"To Naantali", said the woman, "and you?"

"You know, I don't really know. I think I'll figure it out at some point during the bus ride. Maybe I'll choose not to. I don't know."

The woman gave a laugh. Septimus found the courage to take a decent look at her and was gravely shocked to find out her large green eyes were directly pointed at him. Somewhere in the depths of those eyes Septimus saw a sparkle. He had seen a sparkle like that before and was not delighted by this discovery in the least. For reasons unknown, he asked her name. The rest of the conversation escaped him. Afterwards, pretty much everything escaped him until morning when woke up beside her. The woman whose name Septimus didn't quite remember was lying nude, partially covered by a blanket of a soothing blue shade. The round breasts that Septimus surprisingly had a faint recollection of were covered by her blonde hair. Septimus couldn't find the strenth to ask himself any questions but proceeded to look for his clothes and putting them on. The another one of his black leather shoes was hanging from a ceiling fan by its laces, just like it was supposed to. While he was putting it on Septimus heard a voice.

"Aaro. Where are you going?"

"I don't know", said Septimus bluntly and closed the door behind him. The staircase was filthy, dreary and ugly. There was no elevator, some of the steps swayed beneath his feet and the beer bottle shattered all over the putrid green wall did anything but elevate the mood. Septimus felt at home here. He sat down. Entranced, he marveled at all the wonderful details, skidmarks on the once white flagged floor, dark footprints on the wall and even at some hardly artistic writing someone had left behind. "Sebe was 'ere '06"

Septimus forgot where he was. After some time, time for which the word 'soon' would hardly be a fitting definition, a door opened somewhere close. It took a moment for the noise and its full meaning to reach Septimus' warped mind. It had not been long since he last heard the very same noise. If he just could remember where...

"Aaro." Oh, that's right. Septimus turned around. Before him, in front of her own home door stood the girl who had become so familiar, yet remained so distant, the girl whose name Septimus knew he knew. "Hi", he said, baffled.

"Have you been sitting here all time?"

"Surely not all time", Septimus answered with a puzzled look in his eyes, "if I'm not mistaken, I've been sitting here merely a part of it."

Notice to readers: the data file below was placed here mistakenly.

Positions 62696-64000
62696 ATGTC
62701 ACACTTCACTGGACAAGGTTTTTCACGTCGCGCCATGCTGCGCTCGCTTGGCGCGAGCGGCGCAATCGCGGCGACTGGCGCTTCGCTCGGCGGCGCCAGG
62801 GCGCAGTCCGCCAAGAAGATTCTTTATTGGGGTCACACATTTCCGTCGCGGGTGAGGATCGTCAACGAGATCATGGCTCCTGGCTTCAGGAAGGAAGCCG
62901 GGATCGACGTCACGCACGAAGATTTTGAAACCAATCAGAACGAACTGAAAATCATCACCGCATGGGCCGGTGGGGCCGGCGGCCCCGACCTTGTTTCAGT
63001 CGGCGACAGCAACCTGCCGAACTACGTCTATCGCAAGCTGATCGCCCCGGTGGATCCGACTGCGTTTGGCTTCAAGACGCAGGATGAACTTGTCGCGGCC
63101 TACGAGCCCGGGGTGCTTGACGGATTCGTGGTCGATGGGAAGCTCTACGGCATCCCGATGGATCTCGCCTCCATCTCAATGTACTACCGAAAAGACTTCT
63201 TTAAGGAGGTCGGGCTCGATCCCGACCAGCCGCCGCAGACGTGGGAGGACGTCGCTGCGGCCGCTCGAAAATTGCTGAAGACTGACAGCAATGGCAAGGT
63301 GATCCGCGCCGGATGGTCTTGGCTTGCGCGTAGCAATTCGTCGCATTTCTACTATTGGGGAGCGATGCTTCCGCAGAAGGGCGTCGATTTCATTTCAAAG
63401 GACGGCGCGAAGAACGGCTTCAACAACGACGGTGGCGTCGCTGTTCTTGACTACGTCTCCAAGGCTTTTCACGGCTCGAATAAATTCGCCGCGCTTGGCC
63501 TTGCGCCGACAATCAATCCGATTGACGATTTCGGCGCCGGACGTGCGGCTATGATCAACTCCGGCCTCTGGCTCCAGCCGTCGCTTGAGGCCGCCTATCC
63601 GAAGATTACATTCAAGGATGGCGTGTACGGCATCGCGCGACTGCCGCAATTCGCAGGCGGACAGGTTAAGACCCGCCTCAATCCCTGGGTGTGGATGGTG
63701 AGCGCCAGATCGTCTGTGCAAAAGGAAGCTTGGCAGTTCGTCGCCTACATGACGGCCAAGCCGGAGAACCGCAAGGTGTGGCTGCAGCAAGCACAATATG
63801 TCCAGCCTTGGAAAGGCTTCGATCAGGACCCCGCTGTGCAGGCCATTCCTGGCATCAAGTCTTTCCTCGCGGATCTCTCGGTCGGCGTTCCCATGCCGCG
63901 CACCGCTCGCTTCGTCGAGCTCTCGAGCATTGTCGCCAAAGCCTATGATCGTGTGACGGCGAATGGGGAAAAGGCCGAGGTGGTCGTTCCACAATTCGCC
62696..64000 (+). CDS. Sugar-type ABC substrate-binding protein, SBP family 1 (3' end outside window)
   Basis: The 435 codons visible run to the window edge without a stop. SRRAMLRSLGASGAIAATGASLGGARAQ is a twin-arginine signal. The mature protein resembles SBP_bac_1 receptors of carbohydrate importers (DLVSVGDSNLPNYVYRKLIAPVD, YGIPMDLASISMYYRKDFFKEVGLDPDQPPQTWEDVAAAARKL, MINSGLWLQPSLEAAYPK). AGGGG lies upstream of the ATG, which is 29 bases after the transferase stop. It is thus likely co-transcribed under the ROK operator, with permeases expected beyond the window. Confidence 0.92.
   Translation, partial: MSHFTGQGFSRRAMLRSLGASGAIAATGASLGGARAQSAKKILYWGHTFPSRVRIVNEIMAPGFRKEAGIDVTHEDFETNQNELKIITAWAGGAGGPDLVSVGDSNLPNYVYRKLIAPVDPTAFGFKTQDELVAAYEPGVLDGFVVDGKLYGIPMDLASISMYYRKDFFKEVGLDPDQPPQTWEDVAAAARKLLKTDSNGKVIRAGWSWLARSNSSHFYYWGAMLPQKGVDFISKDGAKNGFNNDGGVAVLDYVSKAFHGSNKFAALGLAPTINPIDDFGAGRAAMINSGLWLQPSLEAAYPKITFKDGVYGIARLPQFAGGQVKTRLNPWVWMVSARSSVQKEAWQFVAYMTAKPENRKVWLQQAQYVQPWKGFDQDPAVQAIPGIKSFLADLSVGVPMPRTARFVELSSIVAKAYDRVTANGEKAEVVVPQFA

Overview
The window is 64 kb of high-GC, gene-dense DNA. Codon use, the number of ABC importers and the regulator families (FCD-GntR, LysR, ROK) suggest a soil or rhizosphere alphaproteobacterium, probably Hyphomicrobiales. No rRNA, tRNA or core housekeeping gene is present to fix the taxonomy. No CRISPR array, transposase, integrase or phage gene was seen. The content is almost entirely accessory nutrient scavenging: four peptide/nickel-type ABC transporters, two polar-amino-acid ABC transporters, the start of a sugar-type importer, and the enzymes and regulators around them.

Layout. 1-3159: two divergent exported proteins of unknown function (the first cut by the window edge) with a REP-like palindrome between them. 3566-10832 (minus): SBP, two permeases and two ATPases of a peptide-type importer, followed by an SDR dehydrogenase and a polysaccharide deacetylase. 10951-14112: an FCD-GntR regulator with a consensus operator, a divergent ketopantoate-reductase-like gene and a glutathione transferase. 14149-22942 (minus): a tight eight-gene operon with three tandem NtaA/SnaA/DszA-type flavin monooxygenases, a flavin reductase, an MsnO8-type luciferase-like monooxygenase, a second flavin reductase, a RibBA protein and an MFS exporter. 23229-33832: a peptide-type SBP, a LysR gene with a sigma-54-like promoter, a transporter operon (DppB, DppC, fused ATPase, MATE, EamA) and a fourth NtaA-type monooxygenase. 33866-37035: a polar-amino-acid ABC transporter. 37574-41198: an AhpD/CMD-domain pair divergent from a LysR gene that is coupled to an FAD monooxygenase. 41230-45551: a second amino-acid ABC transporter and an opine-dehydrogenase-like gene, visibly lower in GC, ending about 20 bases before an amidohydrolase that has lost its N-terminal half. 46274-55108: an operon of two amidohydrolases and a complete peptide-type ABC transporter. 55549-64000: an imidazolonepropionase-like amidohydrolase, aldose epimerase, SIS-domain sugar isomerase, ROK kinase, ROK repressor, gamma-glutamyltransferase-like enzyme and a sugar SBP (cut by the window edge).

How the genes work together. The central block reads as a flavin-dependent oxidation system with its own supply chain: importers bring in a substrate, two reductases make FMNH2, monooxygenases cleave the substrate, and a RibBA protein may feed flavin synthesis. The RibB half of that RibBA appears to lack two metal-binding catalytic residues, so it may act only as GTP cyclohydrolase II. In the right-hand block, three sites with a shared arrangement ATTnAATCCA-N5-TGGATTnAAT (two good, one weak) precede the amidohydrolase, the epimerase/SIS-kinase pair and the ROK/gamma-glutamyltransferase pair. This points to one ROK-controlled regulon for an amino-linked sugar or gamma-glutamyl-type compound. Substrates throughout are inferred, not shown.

"Oh..." said the girl, "in any case, I need to be going now. Are you coming with?"

Septimus took a moment to reflect. "No", he said, "I still have unfinished business here." The girl did not hide her confusion as she shrugged her shoulders and took the first step towards the stairs. Septimus wanted to ask her name as he was looking down at his receding back but he didn't. Considering the circumstances, the question did not sound very appropriate to him. One thing the girl had said stayed floating in the air, troubling the mind of Septimus. Aaro. What did she mean by that?

Septimus had much bigger things to worry about than this trivial detail, though, and soon his breathe was completely taken away by far more trivial details of which he saw examples all around him in the shabby staircase. He knew he wanted to be part of this splendor so he commenced to delve into his pockets in order to find something that would inspire him to become one with the world throbbing all about. He found a key. He made a slash into the green plaster covering the wall. He slashed once more at the same precise point. He kept on making slashes until the letter M was distinctively visible in its desolate surroundings. Pleased with his work, he nodded and carried on to the next letter. Then he lost his consciousness.

And then he was somewhere completely else.

Asking Septimus where he was would have usually been a fool's errand but this time, by some miracle, he did know exactly where he was. He was on his knees beside his father's grave. Why had he come here? He hadn't been to this place for twelve years.